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THE BIG INTERVIEW: Billion dollar WatchBox

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In the five years since its creation, pre-owned watch trading business WatchBox has generated sales of $1 billion and is currently operating profitably at annual sales of $300 million. Next year the business will dramatically increase its physical footprint with new locations opening across the United States and around the world. What is working today and how is that shaping the future? Rob Corder spoke to WatchBox global CEO Justin Reis to find out.

WATCHPRO: British pre-owned specialist Xupes was acquired by Chrono24’s parent company in October and Chronext announced it was going public and then pulled out of its IPO just weeks later. It seems the sands are shifting in the pre-owned sector in Europe. Do you have a view on that?

JUSTIN REIS: Chronext operates in a very different part of the market, both geographically and from a positioning standpoint, so we rarely encounter with them or other European players.

From what I can see from publicly available information, Chronext is involved in a lot of new product and at a lower price point than WatchBox. We don’t see it as competition so I don’t really have a strong view on what is happening there.

WATCHPRO: The broader issue is that the secondary market is alive with interesting changes and money is flooding into the space from primary players such as Richemont, Bucherer and Watches of Switzerland. That certainly helps from a respectability standpoint compared to the olden days when pre-owned and grey market were lumped together as pariahs of the luxury watch industry.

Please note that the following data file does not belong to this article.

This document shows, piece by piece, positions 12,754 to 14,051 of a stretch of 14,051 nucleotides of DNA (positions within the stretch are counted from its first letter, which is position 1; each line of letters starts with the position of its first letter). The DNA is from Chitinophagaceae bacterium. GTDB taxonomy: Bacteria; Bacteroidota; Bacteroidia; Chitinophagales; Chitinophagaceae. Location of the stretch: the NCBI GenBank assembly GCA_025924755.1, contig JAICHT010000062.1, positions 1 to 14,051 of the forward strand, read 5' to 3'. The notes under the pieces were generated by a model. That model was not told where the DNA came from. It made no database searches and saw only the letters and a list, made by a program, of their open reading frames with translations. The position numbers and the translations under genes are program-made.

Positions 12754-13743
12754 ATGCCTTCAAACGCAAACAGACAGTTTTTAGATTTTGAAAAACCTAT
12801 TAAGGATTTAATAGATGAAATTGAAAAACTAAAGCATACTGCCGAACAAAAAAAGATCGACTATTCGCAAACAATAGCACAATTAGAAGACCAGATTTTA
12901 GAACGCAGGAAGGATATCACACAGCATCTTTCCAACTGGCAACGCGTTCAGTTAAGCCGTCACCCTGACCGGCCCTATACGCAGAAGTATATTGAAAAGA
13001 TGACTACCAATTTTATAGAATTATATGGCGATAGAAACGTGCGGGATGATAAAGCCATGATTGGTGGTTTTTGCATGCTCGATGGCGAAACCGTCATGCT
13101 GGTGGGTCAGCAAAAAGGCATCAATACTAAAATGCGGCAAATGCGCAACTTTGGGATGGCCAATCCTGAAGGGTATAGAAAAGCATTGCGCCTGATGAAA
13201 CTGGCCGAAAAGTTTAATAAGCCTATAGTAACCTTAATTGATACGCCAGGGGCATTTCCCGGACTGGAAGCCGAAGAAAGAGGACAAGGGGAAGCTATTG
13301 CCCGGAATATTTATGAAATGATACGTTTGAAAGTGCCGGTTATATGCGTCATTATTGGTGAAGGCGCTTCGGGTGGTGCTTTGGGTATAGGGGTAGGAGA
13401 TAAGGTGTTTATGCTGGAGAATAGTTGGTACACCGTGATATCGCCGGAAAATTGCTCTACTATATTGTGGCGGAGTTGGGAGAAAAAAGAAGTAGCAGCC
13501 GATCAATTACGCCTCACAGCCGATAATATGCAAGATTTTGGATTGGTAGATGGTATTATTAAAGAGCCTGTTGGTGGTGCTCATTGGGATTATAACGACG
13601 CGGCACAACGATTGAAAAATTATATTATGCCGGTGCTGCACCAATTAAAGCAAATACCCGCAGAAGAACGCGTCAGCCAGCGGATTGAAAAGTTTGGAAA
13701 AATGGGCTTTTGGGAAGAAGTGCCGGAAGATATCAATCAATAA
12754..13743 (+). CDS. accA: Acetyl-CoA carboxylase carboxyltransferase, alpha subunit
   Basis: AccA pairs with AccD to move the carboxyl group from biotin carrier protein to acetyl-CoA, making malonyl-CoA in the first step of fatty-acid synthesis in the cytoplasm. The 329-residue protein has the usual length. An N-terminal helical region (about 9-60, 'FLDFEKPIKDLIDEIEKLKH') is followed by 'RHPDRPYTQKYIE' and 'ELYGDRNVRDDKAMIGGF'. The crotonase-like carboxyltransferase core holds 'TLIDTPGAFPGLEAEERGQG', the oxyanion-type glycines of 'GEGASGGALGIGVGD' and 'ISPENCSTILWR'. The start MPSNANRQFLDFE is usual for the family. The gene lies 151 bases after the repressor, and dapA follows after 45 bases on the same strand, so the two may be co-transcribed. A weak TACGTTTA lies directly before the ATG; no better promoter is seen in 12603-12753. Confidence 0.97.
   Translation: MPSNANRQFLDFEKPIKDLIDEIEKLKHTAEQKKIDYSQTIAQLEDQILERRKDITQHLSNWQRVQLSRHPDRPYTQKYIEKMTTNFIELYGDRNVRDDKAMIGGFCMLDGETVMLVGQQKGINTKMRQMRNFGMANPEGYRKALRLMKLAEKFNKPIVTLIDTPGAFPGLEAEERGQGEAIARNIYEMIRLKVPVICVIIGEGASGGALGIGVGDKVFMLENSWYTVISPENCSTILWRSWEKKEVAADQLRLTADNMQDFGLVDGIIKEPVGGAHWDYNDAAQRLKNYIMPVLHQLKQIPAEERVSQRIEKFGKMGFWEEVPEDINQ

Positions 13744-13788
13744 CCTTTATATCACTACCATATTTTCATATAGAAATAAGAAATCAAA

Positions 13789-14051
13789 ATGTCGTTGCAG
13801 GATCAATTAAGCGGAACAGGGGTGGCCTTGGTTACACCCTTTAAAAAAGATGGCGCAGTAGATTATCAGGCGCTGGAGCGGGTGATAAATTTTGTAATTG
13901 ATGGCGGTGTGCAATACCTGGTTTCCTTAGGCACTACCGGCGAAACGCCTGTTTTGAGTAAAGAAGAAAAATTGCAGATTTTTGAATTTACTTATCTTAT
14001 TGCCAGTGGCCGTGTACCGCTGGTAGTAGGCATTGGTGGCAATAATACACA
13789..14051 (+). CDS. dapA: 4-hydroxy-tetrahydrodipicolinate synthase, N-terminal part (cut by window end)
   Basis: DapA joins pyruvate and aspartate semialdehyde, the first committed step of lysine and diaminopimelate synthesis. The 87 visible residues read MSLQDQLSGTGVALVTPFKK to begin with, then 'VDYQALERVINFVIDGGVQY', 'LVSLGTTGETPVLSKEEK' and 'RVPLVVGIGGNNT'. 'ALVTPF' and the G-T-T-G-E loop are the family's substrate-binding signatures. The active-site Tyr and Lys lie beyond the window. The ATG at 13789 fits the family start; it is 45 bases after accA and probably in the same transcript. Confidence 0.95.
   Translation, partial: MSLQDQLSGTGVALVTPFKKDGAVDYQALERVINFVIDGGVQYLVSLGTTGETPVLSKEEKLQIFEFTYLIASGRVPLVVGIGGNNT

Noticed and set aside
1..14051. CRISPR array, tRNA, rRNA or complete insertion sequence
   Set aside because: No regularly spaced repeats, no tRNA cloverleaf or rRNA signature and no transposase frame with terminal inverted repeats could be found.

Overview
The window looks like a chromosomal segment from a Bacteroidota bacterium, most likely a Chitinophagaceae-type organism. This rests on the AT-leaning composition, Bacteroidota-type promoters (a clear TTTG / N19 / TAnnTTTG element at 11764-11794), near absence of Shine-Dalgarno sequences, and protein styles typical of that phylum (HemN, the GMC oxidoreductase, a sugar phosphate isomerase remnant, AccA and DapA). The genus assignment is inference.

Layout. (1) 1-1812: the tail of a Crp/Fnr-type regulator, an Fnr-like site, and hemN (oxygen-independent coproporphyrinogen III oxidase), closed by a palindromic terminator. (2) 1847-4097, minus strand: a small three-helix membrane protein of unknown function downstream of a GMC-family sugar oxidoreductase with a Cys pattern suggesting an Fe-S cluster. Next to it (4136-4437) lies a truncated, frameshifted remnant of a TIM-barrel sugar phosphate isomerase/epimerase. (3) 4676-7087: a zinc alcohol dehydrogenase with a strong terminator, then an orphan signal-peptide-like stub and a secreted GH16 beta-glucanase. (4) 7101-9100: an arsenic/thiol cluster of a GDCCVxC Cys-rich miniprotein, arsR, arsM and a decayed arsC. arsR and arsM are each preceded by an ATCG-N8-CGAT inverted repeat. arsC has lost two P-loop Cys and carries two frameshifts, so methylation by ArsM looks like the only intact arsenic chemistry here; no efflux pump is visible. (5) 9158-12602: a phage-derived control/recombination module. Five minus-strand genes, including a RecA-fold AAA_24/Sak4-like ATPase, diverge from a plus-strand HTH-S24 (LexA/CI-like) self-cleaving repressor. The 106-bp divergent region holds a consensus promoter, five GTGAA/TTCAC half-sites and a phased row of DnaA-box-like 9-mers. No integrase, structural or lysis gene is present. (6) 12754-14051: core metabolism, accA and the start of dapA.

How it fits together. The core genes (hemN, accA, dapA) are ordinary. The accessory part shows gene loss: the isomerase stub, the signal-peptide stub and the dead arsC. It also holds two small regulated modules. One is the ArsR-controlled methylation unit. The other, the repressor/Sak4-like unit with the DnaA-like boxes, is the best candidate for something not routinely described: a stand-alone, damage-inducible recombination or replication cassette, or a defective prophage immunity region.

JUSTIN REIS: I totally agree. When we started WatchBox five years’ ago, there was little understanding or acceptance of the pre-owned watch business. It is going in multiple directions now, horizontally and vertically, and that is exciting. But nobody truly knows where it will end up.

One of the things that we think about every day is how to deliver what our customers want. As long as we are taking care of that customer with the right product and service, that will direct our business plan going forwards.

There are so many players in this sector that there are a number of directions it can go, but what we always want to do is maintain a business model where we have the best access to the right product and brands for our customers. We cannot be all things to all people. We need to have a point of view, and in our case it is being strong with independent watchmakers, and with the top four brands: AP, Rolex, Patek and F.P. Journe.

Justin Reis, global CEO of WatchBox.

WATCHPRO: Just to be clear, when you are talking about independents, you could say all of those four are independent because they are not part of LVMH, Swatch Group or Richemont. Is that what you mean or are you also focusing on the low volume artisan independents like Voutilainen, Gronefeld, Philippe Dufour, etc?

JUSTIN REIS: There are two ends of the spectrum. At one end are the top four independents I mentioned that are not part of the big groups, then you have the low volume independents you are listing. In the middle you have group brands like IWC, Breguet or Lange & Sohne, which form only a small part of our business.

WATCHPRO: It feels like WatchBox has been around for more than five years, and I must have been reporting on it since before it even launched. How has the business evolved and what does a typical WatchBox customer look like today?